On Grit, Showing Up and Alexis

This story was originally published in the Traverse City Record-Eagle.

This summer, I taught a physical literacy program for Traverse City kids.

Not because it’s good for my career — it isn’t. Or because it’ll make me rich — it won’t. But because it’s fun as heck — it really was.

Teaching elementary school kids how to run, jump, catch, throw, dodge and balance was a wonderful experience. So fun.

The program provided an opportunity for kids who might not be that athletic or coordinated yet to learn movement fundamentals without judgment.

Like most things in life, the more confident you are playing and being active, the more likely you are to play and be active.

Kids learn that it’s OK to suck at something. They learn that they’ll get better if they keep showing up and putting in the effort.

Their confidence will improve — confidence in playing sports, during recess, in PE class, or on the playground.

And then they realize that they are good enough — that they belong.

Watching these kids persevere with things they weren’t great at reminded me of a gritty girl my wife Johanna met six years ago.

Alexis was then in the 5th grade at Old Mission Peninsula School. She joined track thanks to the encouragement of her parents, and Johanna was her coach at Eastern Elementary — her school didn’t have enough kids to form a team.

Alexis ran the mile. And let’s just say she wasn’t great at it. She finished near the back of every race.

Johanna remembers asking her if she’d like to run a shorter race, but she always refused. She was loyal to the mile. And she kept finishing near the back of every race.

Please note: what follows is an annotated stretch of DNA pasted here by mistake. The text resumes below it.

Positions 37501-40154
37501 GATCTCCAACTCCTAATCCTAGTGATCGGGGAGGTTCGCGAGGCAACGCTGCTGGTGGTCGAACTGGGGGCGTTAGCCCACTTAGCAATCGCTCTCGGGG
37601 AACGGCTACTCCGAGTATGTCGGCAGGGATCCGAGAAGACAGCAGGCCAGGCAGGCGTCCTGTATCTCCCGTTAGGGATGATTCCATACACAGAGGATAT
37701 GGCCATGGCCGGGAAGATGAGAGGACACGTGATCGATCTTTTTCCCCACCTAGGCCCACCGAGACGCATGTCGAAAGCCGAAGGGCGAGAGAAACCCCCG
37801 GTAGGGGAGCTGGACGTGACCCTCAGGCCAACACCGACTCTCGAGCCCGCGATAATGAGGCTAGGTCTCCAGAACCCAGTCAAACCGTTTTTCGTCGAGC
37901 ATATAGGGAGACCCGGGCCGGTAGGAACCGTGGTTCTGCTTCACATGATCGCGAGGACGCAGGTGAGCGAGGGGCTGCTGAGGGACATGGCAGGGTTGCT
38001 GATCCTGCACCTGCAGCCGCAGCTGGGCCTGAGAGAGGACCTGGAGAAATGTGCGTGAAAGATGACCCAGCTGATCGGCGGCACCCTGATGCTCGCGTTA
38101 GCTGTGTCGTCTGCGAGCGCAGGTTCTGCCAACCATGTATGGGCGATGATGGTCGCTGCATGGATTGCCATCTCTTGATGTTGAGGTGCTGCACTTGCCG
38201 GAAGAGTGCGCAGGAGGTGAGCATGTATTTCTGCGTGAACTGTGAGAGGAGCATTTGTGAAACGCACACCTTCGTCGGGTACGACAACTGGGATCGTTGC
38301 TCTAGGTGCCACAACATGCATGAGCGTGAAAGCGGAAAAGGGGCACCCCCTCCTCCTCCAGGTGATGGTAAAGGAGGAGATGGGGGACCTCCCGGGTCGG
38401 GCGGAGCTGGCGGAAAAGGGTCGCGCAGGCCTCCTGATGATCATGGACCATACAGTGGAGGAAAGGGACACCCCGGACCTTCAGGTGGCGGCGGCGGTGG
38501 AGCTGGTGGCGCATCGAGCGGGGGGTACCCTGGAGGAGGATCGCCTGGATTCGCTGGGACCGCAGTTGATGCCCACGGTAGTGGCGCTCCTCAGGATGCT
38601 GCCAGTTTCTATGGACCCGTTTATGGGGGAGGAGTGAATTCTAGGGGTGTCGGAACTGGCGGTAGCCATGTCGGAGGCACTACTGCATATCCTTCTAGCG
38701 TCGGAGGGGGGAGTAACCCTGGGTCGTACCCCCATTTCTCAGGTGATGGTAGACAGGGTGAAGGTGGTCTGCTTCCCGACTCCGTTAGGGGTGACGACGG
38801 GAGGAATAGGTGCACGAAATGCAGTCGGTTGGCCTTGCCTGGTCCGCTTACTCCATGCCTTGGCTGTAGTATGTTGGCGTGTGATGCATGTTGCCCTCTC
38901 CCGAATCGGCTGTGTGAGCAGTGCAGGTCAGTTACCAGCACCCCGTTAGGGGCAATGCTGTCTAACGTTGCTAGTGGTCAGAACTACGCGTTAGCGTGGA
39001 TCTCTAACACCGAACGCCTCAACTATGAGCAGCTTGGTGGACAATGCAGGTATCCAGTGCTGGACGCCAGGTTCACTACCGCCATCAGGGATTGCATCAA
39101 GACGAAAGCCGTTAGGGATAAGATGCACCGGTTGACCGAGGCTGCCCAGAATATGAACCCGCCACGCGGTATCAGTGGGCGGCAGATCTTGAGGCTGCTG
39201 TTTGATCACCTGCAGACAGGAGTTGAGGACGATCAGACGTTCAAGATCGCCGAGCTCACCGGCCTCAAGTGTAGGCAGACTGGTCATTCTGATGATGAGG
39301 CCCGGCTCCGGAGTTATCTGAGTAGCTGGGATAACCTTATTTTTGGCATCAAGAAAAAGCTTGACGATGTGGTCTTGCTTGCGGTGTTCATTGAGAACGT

But Alexis didn’t whine or complain or make excuses. She stuck with the mile that year and throughout her middle school years.

Although she does admit that it wasn’t always easy to keep showing up for practice and races, “It was a challenge when you’re working just as hard as the other girls, but you’re nowhere near as fast as them.”

And then something clicked. During Alexis’ freshman summer, when she started training with the high school team, Alexis got fast.

Alexis saw her times fall through mentorship and support from a solid senior class and Coach Lisa Taylor that helped her tackle a jump in training.

Her confidence grew, and she seized the opportunity. She practiced with discipline and deliberateness. Alexis got better. Lots better. She started to believe that she was good enough. She started to believe that she belonged.

“I love running because you can always get better. There’s no limit. Endless improvement is possible because what you put into it, you get out of it. The results come,” Alexis told me.

I admire this growth mindset — a hopeful mindset that everything is possible if you put in the effort.

Alexis is now a junior at Central High School, and she is the lead runner on an always competitive Trojan cross-country team. Awesome, right?

Alexis was not satisfied finishing in the back of every race. She is a reminder, like Angela Duckworth writes in her book ‘Grit,’ that excellence is available to all of us — that as much as talent counts, effort counts twice. There are no shortcuts to excellence.

Alexis continues to dream big by setting ambitious goals for her junior year:

  • Make all-state.

She’s off to a great start this season and has led the Trojans in their first three races this fall.

Watching Alexis train at the Civic Center or when she’s running down Washington Street with the team makes me think of the kids who struggled during my physical literacy classes this summer.

Just like them, Alexis kept showing up. She persevered.

She realized she was good enough.

She realized she belongs.

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Ty Schmidt

Manitoba made now proud Michigander living in Traverse City. Dad, husband, community organizer and founder of Carter's Compost, Norte, and Good Works Lab.